to the way that He Himself knows and love Himself. Note that we said “in a
way similar to how He knows and loves Himself” – but not to the same extent.
This qualification of “in a way
similar to” is very important. Perhaps an example might help: let us
suppose a very bright philosopher who knows and can prove many truths about
God, yet who lacks Sanctifying Grace. This man might be able to explain many
natural truths about God (truths knowable by the human intellect without
Revelation) which many or even most Catholics cannot prove because of a lack of
education. Yet this bright man is not able to know God in the way that the simplest
peasant can know Him when he has Sanctifying Grace.
What is the way the bright man knows
God? He can prove things about God from a distant and cold perspective, in a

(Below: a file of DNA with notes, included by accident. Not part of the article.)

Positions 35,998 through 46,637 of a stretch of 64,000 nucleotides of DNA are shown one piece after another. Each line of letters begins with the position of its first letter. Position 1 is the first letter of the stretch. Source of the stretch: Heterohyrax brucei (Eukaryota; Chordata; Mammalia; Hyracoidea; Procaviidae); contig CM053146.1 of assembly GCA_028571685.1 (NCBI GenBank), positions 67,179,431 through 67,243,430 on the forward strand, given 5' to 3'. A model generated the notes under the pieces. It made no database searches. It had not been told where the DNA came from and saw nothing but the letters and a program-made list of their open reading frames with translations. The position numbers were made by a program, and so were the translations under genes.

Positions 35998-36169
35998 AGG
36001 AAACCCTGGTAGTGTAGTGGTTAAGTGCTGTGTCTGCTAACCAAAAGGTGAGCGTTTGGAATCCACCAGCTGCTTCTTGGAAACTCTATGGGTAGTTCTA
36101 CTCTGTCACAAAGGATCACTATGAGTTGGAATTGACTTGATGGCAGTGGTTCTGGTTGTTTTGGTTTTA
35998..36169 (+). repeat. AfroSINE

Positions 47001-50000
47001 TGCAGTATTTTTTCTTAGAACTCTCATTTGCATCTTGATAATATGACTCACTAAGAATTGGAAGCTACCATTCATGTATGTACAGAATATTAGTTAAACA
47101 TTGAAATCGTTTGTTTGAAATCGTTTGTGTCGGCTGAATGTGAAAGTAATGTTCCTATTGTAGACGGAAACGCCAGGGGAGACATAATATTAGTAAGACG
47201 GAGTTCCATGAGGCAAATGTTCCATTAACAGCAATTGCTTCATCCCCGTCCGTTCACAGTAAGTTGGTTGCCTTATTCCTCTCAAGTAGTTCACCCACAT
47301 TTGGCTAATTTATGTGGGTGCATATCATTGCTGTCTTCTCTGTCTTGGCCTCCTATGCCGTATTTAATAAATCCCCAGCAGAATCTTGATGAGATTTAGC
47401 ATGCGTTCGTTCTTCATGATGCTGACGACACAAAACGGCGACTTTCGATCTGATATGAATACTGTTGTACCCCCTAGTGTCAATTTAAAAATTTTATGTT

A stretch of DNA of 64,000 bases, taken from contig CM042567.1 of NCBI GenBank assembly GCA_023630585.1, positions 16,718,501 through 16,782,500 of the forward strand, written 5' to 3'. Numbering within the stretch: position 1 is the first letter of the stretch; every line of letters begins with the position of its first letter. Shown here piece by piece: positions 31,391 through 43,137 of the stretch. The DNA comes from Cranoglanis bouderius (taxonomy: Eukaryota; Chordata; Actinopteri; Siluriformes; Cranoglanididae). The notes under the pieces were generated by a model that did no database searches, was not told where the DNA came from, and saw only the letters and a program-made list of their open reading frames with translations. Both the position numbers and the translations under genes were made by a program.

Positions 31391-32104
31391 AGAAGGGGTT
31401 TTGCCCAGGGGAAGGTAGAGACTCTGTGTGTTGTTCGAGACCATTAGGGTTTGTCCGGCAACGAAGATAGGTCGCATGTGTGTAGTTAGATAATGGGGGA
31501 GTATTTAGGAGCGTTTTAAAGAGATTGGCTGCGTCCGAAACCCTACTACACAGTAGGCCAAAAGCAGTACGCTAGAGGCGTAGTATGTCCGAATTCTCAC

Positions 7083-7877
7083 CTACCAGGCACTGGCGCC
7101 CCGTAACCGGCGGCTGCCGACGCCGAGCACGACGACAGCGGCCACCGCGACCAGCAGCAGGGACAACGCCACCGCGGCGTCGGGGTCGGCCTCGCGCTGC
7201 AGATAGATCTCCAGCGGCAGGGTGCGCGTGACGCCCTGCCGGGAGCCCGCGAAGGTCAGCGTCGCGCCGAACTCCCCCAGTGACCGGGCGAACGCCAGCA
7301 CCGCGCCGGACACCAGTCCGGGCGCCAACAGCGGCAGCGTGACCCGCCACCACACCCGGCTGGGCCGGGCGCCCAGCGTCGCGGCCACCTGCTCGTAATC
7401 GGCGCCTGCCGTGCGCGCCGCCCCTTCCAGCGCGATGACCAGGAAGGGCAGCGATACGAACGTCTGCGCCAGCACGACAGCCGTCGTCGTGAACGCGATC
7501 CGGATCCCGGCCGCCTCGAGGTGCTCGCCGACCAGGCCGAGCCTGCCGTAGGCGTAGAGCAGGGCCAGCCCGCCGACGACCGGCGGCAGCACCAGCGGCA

dry, academic way. For example, he can prove there must be a God, because of
such-and-such human reasoning. He can prove that this God must be eternal, and
can prove many other truths. This is all good, but yet it is a “far cry” from
what Sanctifying Grace does for the soul.
Let us now contrast: What can the
peasant in the state of grace do which the bright philosopher in the state of
mortal sin cannot do? The peasant is able to know God as a loving Father – a
personal God Who cares about each of us deeply, Who was born and died for us,
Who is always looking out for us, guiding us, showering us with gifts, and Who
longs to have us with Him forever in heavenly bliss. But love requires